Hong Kong needs to intensify its efforts to fully understand the range of volatile organic compounds (VOCs) which cause smog and ozone, admits the government’s Environmental Protection Department (EPD), as leading environmental scientists call on the city to urgently enhance its database of key pollutants.
According to an EPD spokesman, “VOCs comprise a variety of chemical species which have different ozone formation potential. We see a need to collect more information on the key VOC species for better understanding of which species have higher contribution to ozone formation in the region, through air modelling and analysis.”
The spokesman told Blue Skies China the government is already actively working to improve the VOC database. “We will expand the VOC monitoring network in Hong Kong in the near future so as to capture more spatial variation information,” he says. In addition, the spokesman says a three-dimensional air quality monitoring system will be developed in Hong Kong to monitor ozone and PM2.5 formation and their transportation into and around Hong Kong. The HK$55 million system will use light detection and ranging (LiDAR) technology for tracking particulates, wind and ozone across a network of 15 LiDAR stations, and will be fully commissioned by May 2021.
The EPD’s comments come in response to criticism of the government’s emissions inventory from environmental campaigners: last month, two leading Hong Kong scientists wrote a submission to the Legislative Council’s Panel on Environmental Affairs claiming VOCs and other emissions are not adequately measured by the Hong Kong government. Professor Alexis Lau and Professor Xiang-qian Lao, of HKUST and Chinese University respectively, called on the government to urgently enhance Hong Kong’s emissions inventories with respect to VOCs which cause smog and ozone.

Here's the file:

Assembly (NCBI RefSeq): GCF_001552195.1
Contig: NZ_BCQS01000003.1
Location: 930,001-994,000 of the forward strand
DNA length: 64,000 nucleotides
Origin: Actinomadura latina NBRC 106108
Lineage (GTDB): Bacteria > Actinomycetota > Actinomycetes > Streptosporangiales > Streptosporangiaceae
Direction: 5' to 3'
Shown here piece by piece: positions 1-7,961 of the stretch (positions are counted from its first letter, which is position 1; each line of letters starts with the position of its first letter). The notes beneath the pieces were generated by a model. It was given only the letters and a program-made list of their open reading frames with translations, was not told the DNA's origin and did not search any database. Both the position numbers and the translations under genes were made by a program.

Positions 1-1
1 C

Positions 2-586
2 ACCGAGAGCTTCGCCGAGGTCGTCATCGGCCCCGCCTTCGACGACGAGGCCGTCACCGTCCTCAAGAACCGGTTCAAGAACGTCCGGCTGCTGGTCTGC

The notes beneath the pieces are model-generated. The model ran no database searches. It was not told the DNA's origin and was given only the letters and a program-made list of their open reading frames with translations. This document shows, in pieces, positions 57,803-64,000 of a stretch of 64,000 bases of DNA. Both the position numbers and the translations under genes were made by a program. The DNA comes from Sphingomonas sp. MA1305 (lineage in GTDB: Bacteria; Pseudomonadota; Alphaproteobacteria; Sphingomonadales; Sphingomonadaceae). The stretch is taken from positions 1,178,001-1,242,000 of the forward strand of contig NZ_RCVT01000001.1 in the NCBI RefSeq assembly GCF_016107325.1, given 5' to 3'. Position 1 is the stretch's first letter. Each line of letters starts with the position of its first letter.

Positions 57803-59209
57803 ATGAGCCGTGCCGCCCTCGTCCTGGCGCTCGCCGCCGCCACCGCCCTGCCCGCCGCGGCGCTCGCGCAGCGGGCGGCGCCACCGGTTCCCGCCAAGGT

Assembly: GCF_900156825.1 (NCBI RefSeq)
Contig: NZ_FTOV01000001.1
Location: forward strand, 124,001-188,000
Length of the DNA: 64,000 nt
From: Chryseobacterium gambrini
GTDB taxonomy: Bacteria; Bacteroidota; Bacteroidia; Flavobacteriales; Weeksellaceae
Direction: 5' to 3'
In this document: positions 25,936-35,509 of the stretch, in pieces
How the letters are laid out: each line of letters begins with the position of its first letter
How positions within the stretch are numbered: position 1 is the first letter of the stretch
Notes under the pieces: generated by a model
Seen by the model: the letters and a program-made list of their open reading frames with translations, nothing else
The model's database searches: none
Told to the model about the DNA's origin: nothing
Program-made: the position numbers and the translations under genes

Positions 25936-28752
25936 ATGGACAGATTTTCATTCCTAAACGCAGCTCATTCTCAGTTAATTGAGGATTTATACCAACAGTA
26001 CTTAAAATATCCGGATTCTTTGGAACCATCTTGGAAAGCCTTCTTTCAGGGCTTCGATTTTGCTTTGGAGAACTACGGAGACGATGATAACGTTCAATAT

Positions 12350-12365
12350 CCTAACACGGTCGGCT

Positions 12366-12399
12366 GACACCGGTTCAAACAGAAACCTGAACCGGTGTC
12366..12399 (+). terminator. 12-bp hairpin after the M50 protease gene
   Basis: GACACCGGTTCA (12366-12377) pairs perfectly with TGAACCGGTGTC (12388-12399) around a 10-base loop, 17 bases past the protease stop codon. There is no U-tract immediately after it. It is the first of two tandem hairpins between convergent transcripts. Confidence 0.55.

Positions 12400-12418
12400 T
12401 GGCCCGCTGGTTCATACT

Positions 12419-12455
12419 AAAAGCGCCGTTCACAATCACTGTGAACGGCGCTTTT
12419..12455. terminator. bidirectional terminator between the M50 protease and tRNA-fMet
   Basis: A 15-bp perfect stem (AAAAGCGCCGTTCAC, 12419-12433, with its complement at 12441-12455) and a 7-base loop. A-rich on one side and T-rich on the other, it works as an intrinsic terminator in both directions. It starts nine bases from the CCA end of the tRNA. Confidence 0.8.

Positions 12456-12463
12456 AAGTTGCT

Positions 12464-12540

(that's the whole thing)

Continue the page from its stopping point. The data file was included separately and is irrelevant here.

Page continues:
“Unfortunately, [Hong Kong’s] understanding of VOC is very limited, and hence it is difficult for the Air Quality Objectives (AQO) review working groups to identify and prioritize VOC control policies that can help reduce ozone. What we urgently need is to enhance our understanding of VOCs (in term of both the VOC emission inventory, and the ambient VOC concentrations) before we can decide which policy would be more effective for controlling the reactive VOCs and ozone,” they wrote.
According to the professors, the latest AQO review has identified a number of data and knowledge gaps, including, but not limited to:
- sources and ambient concentrations of reactive VOCs
- emission impacts for different traffic policies
- updated health and economic data for impact analyses.
Lau and Lao urged the government to take stock of its knowledge gaps and make sure data connections and studies can be done the start of the next review, slated for 2024, while making gap-identification a formal and integral part of the AQO review process.